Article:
Nicola Palmer is a children's author with an imaginative mind.
First of all, thanks, Joo, for asking me to participate in a grilling! I'm honoured to be subjected to your interrogation :)
How do you strike the balance between writing something you want to write and writing something that people want to read, in terms of the compromises you make, if any?
I began by writing what I wanted to write - a story that had been bubbling away in my mind for a couple of years. Amazingly, for a first effort, it was well-received, so I've continued in the same way!
What excites, attracts or appeals to you about the genre(s) you write in.
Writing fantasy adventure for children of 9+ is exciting because it enables your imagination to run wild, creating a magical world, while still dealing with complex emotions in the real world. I'm pleased to say that Alice Parker has quite a following of adult readers too! I'm just a big kid at heart, so this genre was the obvious choice for me.
Do you have a box, drawer, folder etc where you keep thoughts and ideas for future stories? Such as names you have come across, bits of dialogue, ideas, characters - even if you have no idea when you might use them?
I have a notebook where I jot down ideas and a folder full of inspirations; random pictures, names scribbled on the back of envelopes, old Christmas cards with snow scenes. The ones with glitter are the best! The folder is pretty full, but I'm sure most of the snippets will be incorporated in the story at some point in the future.
How do you manage plot bunnies (ideas that invade your mind that aren’t usually helpful to the story you’re writing but breed like...er...bunnies)?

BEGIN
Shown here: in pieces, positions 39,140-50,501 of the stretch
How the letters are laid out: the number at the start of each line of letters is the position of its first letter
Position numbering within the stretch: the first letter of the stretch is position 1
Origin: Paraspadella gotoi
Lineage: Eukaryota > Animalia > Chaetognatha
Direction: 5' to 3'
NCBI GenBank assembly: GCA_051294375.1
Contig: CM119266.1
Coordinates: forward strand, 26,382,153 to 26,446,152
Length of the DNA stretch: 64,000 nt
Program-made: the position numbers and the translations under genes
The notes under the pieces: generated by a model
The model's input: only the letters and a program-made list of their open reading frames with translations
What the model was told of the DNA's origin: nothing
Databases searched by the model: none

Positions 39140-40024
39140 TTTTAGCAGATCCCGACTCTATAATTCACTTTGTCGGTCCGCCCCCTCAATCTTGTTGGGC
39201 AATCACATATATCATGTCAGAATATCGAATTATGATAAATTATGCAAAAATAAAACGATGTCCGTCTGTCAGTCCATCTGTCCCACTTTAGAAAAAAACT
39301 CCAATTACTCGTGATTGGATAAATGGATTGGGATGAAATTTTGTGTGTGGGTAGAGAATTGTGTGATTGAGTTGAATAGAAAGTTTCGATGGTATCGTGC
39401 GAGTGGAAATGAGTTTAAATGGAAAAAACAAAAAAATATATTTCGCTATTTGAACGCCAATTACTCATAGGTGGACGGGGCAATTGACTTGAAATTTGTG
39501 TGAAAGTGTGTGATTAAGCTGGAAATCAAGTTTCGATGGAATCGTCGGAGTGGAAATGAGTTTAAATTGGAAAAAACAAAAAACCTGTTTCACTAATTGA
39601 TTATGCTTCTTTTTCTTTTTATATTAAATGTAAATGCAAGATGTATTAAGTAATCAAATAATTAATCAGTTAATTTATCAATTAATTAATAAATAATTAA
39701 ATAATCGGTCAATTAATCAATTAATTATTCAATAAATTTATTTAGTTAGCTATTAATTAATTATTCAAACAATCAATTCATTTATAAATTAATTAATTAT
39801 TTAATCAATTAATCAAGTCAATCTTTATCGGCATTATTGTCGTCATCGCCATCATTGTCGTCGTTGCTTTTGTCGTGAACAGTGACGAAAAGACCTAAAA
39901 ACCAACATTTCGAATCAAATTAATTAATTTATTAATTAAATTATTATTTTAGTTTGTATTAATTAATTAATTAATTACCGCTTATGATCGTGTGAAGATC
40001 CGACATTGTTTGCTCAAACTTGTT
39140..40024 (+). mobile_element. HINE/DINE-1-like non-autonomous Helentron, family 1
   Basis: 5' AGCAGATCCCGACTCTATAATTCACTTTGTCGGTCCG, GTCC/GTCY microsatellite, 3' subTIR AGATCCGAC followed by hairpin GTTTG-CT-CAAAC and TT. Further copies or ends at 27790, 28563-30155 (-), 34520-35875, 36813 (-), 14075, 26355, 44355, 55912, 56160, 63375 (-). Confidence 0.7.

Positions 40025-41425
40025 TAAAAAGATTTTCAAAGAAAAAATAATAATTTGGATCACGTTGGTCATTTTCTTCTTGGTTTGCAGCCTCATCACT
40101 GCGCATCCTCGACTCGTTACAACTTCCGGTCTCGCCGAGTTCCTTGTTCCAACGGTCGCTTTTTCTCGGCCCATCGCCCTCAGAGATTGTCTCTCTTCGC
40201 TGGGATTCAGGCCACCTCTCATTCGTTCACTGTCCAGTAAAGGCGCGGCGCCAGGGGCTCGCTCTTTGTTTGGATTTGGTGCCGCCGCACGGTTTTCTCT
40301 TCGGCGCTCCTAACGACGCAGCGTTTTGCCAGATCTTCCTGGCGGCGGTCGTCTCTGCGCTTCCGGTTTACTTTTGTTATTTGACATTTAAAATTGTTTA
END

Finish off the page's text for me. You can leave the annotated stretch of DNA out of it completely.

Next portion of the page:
Plot bunnies? I get Alice to have a word with them - she can communicate with animals. In a first draft, my plot bunnies hope around freely dropping currants all over the manuscript. But when I read through the complete story I can usually spot them, so then I reach for the dustpan and brush. If I miss them, my editor certainly finds them and passes comment!
How much of you is in your characters? Which of your characters is the you that you’d most like to be? Or be with ?
I'm afraid there's a lot of me in Alice. She can be a feisty, impatient madam, but as the series progresses, a warmer side of her character emerges. I just wish I had some of her abilities!
If I could spend time with one of the characters, it would have to be Thomas. He's a good-looking chap, and with his brain and abilities, he's one to watch in the future.
Do you become so wrapped up in your writing that your spouse wonders if they're married to you or one of your characters?
Writing takes over 'normal' life at times. I don't think I get wrapped up in a particular character, but my mind wanders into fantasy mode at unexpected moments. In company, it can lead to raised eyebrows and some strange remarks.
What type of book do you like reading? Is it the same genre as you write?
I love reading children's books, and it's hard to break the habit. I have started reading more adult books recently, though, and I've been dipping in to the KUF book club.
What lengths do you go to to convince us readers that your book has the X factor?
Hopefully the books speak for themselves. I don't do as much marketing as I should - I fear that too much pushing could put people off.
How do you feel when a reader points out the spelling mistake(s) you have made?
Luckily, it hasn't happened yet, but if someone did, I'd be grateful.
What do you like most about visiting KUF/forums?
KU forums are welcoming and friendly. I love the support for indie authors and the fact you never need to be afraid to ask a silly question!
What is on your near horizon?
I'm toying with the idea of writing a Christmas-themed short story before commencing Book 4 of Alice Parker's Adventures next year. We'll see!
Where can we find you for more information?